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Hundreds of endangered toads released in Wyoming
On June 1, 900 captive-bred Wyoming toads (Anaxyrus baxteri) hopped into the wild at three sites along Wyoming’s Little Laramie River, marking the largest-ever release of adult amphibians by the National Fish Hatchery System, according to Steve Segin, a public affairs specialist with the U.S. Fish and Wildlife Service. Biologists have been releasing Wyoming toad tadpoles and juvenile “toadlets” yearly since 1995, but so far the juveniles have failed to generate any self-sustaining wild populations. This time, managers released adult toads in hopes that the larger, more robust animals would have a better chance at survival.
“This was the first-ever large scale release of adult toads, and it will hopefully overcome some of the issues that we’ve been having with overwinter survival in the wild,” said Douglas Keinath, recovery coordinator for the Wyoming Ecological Services Field Office of the USFWS.
Wyoming toads were once common within their small range in Wyoming’s Albany County, but their population plummeted in the 1970s. The primary culprit is thought to be chytridiomycosis, the disease caused by chytrid fungus (Batrachochytrium dendrobatidis), which has decimated many amphibian populations worldwide. Other potential threats include habitat alteration and pesticides. By the time the USFWS listed Wyoming toads as endangered in 1984, the species already appeared to be extinct. A single population was rediscovered at Mortenson Lake in Albany County in 1987, but this population dwindled over the next few years, according to a 2006 paper published in the journal Bioscience. Eventually managers took the last of the amphibians out of the wild in an attempt to save the species.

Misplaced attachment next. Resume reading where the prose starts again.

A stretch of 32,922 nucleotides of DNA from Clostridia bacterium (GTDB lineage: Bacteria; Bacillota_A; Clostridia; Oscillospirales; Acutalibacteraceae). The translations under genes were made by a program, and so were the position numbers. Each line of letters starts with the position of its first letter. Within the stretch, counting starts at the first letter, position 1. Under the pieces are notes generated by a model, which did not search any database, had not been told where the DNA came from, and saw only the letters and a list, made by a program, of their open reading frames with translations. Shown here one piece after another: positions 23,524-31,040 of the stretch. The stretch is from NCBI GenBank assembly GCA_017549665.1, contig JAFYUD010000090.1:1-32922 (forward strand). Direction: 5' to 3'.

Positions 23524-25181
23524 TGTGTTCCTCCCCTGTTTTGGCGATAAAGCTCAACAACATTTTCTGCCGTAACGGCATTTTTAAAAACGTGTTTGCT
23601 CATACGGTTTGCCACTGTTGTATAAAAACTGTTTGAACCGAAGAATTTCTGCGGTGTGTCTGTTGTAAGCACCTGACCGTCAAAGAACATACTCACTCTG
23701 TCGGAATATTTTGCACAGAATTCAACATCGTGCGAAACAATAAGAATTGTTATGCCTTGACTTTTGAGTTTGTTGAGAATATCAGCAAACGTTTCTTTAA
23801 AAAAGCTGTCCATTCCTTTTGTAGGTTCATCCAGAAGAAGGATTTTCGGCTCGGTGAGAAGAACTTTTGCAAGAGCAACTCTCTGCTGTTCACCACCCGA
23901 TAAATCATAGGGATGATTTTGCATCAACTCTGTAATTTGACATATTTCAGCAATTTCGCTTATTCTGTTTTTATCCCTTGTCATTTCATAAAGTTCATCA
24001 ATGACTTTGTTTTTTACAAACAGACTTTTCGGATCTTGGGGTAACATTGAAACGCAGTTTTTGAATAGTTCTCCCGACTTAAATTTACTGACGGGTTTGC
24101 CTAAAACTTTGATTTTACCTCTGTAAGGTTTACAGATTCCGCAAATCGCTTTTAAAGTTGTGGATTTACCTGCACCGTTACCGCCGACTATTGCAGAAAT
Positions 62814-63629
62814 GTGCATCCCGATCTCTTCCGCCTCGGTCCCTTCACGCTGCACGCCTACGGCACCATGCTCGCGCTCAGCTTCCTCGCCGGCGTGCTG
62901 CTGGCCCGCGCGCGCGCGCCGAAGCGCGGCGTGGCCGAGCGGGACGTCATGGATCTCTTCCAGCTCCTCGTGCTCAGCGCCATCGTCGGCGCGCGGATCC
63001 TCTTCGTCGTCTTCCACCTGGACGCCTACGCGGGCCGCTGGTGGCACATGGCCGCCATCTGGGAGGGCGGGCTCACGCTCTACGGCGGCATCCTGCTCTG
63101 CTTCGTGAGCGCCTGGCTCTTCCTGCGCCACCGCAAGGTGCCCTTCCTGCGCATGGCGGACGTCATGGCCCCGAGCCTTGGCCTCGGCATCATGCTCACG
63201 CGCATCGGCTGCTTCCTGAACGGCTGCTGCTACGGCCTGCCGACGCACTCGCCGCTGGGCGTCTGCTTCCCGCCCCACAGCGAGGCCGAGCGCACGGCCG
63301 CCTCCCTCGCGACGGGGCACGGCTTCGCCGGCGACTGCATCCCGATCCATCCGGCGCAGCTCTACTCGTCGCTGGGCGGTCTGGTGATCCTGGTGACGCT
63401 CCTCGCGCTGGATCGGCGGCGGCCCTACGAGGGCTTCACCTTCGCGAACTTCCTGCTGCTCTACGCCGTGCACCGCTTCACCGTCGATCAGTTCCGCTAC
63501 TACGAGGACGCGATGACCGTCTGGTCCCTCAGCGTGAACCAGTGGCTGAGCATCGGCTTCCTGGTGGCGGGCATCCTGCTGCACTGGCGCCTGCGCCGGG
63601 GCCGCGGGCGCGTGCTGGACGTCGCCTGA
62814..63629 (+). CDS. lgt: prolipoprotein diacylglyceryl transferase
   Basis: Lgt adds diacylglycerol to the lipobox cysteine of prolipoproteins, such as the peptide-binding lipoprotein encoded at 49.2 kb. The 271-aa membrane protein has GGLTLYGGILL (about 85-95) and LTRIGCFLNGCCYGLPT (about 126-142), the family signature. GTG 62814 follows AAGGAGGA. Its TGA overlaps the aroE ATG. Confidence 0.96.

Between 1995 and 2013, biologists released more than 188,000 captive-bred tadpoles and toadlets, according to USFWS’ revised recovery plan published in 2015. But few of these juveniles survived to breed.
“We were releasing very small and not very robust toads,” Keinath said. “We think that they would come out of the first winter already stressed. And then chytrid fungus would hit them right away, and that would do them in.”
Managers have learned how to generate tadpoles en masse, but until recently they lacked the resources to raise many to adulthood, says Keinath. The toads have large appetites, and caretakers must vary the creatures’ diets to ensure they can recognize food in the wild. Now, wildlife professionals are finally able to invest this kind of effort on a large scale, thanks to a Cooperative Recovery Initiative grant from the USFWS that has funded a new toad-rearing facility at the Saratoga National Fish Hatchery. The facility can house hundreds of toads at a time, nurturing them through the year it takes to grow from tadpole to adult, says Keinath. The 900 toads released this month were the first to be raised there.
A similar, though smaller-scale, toad-rearing project is underway at Cheyenne Mountain Zoo in Colorado Springs, says Heidi Meador, a biologist who manages the toads at the Saratoga National Fish Hatchery.
Researchers are still working out the best way to introduce Wyoming toads to the wild. Some of the 900 toads were dropped straight into their new habitat, a process known as a hard release. Others had a gentler introduction, spending three days in outdoor enclosures protected from predators. Ideally, says Keinath, this “soft release” will give the toads a head start by letting them acclimate to their new environments in safety. The researchers will assess whether the soft release helped as they monitor the population, identifying individuals by their implanted microchips.
“We’re really hoping that this influx of adult healthy toads will spur some breeding out there,” Keinath said. “We want to get persistent populations on the ground in perpetuity.”